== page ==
In a news release, the governor's office said his plan would convert or close all of North Carolina's coal ash ponds and close loopholes in state law on their regulation. McCrory called the plan "innovative" and "aggressive" and would address an issue unresolved for decades.
"I'm proud to be the administration that has a plan that we've put forward," McCrory said. "I'm going to let the statement that I released speak for itself and I'm going to let John Skvarla later on - I think today or tomorrow - he'll be giving more details because it's a very detailed plan and a very detailed process."
Converting ponds would not remove ash from them. Instead, they'd be dried and capped in such a way to prevent water from flowing through them.
The governor said his proposed budget he'll be sending to the General Assembly will include funding for 19 new jobs to enforce environmental law.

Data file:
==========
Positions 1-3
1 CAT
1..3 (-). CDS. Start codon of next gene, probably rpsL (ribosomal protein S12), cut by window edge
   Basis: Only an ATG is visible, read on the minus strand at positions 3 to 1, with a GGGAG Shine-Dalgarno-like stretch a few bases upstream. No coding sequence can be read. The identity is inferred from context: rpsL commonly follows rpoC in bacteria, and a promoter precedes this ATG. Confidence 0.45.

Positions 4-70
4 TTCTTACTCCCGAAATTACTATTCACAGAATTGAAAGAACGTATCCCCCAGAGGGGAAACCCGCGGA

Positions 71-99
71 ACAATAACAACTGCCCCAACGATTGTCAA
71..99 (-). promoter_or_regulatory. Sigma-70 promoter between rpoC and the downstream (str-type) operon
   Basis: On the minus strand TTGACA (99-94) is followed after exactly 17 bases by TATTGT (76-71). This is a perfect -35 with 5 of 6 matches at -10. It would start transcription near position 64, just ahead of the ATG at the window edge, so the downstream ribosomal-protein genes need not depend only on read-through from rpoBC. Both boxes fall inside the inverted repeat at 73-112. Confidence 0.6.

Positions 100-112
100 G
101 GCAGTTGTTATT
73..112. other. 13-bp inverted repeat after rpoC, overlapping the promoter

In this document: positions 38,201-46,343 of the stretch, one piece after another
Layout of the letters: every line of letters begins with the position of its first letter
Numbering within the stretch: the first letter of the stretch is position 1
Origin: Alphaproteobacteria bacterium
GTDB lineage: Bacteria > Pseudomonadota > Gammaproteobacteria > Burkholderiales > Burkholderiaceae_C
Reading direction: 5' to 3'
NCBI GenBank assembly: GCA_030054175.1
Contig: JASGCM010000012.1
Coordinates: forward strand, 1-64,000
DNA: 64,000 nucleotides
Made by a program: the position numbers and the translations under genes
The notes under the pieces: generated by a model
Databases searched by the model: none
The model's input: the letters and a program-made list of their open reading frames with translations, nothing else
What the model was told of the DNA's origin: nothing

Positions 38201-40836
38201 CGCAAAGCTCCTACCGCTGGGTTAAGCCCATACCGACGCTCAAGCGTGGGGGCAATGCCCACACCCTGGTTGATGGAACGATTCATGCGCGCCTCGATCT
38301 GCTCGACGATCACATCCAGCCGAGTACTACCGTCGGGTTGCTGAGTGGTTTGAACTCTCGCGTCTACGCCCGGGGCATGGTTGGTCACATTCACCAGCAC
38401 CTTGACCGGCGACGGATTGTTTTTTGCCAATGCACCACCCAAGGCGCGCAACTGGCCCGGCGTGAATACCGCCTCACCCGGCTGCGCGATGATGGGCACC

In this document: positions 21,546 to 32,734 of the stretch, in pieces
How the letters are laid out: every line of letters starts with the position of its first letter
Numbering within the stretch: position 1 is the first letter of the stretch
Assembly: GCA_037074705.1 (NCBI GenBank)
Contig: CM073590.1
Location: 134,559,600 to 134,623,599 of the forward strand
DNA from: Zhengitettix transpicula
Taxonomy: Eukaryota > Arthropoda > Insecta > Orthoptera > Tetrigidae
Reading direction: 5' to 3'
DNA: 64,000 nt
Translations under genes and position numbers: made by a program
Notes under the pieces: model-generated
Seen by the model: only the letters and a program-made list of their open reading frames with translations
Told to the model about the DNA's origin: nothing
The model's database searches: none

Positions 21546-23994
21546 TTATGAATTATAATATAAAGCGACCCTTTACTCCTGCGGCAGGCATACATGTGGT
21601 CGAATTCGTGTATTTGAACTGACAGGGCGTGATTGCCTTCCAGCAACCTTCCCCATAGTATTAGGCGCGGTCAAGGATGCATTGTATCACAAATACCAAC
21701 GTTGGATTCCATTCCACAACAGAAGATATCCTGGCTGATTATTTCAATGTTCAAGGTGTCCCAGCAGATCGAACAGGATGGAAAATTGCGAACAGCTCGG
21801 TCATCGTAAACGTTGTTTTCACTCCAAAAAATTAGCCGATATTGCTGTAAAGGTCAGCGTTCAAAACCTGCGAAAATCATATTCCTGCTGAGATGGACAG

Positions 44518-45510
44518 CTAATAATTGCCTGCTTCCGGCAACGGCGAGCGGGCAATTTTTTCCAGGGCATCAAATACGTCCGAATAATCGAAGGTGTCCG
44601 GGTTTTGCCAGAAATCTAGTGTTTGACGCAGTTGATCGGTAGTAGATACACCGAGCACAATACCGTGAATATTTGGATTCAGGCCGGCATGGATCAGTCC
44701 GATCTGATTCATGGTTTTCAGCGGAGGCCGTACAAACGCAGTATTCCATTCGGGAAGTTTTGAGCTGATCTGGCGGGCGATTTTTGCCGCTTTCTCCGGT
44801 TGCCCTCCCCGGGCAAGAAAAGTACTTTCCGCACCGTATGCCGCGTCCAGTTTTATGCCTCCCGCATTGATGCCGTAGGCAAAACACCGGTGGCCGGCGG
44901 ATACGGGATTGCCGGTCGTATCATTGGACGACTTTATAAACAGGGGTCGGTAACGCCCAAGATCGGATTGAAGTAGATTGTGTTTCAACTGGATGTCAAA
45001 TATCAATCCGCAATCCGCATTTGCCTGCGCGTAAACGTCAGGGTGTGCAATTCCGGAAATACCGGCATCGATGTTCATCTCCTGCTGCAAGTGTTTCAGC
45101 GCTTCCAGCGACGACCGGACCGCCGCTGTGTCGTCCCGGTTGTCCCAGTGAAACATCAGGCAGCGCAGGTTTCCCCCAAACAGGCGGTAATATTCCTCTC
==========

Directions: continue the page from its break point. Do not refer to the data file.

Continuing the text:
"I know that the public and the General Assembly share our concerns about coal ash, and I ask them to work with me to make sure we tackle this problem head-on to address long-standing problems caused by the ash basins," said McCrory.
Environmentalists are pushing the state to use what they say is its existing legal authority to require Duke to haul more than 100 million tons of the toxic ash away from waterways to lined landfills licensed to handle hazardous waste.
In a letter to the state last month, Duke CEO Lynn Good said the company would remove the ash from its leaky pits at the Dan River plant and another plant while the company studies options at its remaining sites. Among those options is draining contaminated water from the pits and then covering the remaining ash with soil and giant tarps.
Peter Harrison, a lawyer with the environmental group WaterKeeper Alliance, said the statement McCrory issued Wednesday appears to adopt Duke's position.
"The governor has left plenty of room for Duke to do nothing more than empty the water out of its ash ponds and cover them with dirt," Harrison said. "This approach is unacceptable because it would allow these toxic dumps to continue leaking and poisoning our rivers and groundwater supplies with toxic heavy metals for many years to come."